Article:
Background: Impaired function of masticatory muscles will lead to trismus. Routine delineation of these muscles during planning may improve dose tracking and facilitate dose reduction resulting in decreased radiation-related trismus. This study aimed to compare a deep learning model with a commercial atlas-based model for fast auto-segmentation of the masticatory muscles on head and neck computed tomography (CT) images. Material and methods: Paired masseter (M), temporalis (T), medial and lateral pterygoid (MP, LP) muscles were manually segmented on 56 CT images. CT images were randomly divided into training (n = 27) and validation (n = 29) cohorts. Two methods were used for automatic delineation of masticatory muscles (MMs): Deep learning auto-segmentation (DLAS) and atlas-based auto-segmentation (ABAS). The automatic algorithms were evaluated using Dice similarity coefficient (DSC), recall, precision, Hausdorff distance (HD), HD95, and mean surface distance (MSD). A consolidated score was calculated by normalizing the metrics against interobserver variability and averaging over all patients. Differences in dose (ΔDose) to MMs for DLAS and ABAS segmentations were assessed. A paired t-test was used to compare the geometric and dosimetric difference between DLAS and ABAS methods. Results: DLAS outperformed ABAS in delineating all MMs (p < 0.05). The DLAS mean DSC for M, T, MP, and LP ranged from 0.83 ± 0.03 to 0.89 ± 0.02, the ABAS mean DSC ranged from 0.79 ± 0.05 to 0.85 ± 0.04. The mean value for recall, HD, HD95, MSD also improved with DLAS for auto-segmentation. Interobserver variation revealed the highest variability in DSC and MSD for both T and MP, and the highest scores were achieved for T by both automatic algorithms. With few exceptions, the mean ΔD98%, ΔD95%, ΔD50%, and ΔD2% for all structures were below 10% for DLAS and ABAS and had no detectable statistical difference (P > 0.05). DLAS based contours had dose endpoints more closely matched with that of the manually segmented when compared with ABAS. Conclusions: DLAS auto-segmentation of masticatory muscles for the head and neck radiotherapy had improved segmentation accuracy compared with ABAS with no qualitative difference in dosimetric endpoints compared to manually segmented contours.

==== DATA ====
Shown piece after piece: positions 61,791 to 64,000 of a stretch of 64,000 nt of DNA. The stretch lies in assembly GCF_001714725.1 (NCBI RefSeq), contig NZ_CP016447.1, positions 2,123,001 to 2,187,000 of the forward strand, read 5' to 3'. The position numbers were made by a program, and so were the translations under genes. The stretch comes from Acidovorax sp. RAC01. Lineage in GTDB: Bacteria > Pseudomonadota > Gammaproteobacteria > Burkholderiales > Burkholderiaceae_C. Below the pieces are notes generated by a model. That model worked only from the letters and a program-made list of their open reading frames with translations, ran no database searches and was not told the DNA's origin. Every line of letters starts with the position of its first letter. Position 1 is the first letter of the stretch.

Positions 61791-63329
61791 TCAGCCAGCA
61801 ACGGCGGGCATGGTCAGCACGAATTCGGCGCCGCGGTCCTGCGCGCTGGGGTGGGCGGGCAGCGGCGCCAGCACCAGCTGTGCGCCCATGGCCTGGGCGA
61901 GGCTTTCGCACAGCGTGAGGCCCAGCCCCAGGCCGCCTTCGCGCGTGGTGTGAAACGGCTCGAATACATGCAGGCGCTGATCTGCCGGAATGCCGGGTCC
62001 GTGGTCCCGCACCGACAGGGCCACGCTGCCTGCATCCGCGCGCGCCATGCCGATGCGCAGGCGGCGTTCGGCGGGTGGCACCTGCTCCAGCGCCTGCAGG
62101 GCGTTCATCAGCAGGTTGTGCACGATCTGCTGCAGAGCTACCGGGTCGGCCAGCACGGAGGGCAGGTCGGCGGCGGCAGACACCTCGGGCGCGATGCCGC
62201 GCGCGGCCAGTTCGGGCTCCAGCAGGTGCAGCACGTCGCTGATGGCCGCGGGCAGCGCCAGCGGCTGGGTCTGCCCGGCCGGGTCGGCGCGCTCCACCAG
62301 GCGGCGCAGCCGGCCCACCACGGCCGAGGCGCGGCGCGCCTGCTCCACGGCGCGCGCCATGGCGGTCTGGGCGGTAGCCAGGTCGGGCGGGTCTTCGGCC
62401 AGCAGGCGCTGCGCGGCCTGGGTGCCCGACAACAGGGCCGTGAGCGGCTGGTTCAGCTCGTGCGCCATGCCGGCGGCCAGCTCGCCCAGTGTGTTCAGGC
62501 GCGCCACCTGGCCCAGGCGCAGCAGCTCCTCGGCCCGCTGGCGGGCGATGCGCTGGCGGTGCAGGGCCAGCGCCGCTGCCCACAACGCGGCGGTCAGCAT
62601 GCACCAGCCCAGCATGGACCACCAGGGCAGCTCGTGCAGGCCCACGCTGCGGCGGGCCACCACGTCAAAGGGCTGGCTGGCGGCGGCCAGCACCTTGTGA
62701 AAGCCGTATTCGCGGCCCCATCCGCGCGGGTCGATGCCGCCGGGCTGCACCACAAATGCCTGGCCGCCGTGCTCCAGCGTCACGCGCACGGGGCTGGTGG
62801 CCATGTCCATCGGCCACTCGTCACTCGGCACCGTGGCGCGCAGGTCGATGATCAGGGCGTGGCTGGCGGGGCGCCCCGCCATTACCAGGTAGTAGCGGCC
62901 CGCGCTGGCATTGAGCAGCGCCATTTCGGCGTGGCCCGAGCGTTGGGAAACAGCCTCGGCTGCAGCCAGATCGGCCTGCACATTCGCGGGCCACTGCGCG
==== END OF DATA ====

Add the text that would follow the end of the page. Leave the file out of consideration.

- Deep learning model
- Masticatory muscles
ASJC Scopus subject areas
- Radiology Nuclear Medicine and imaging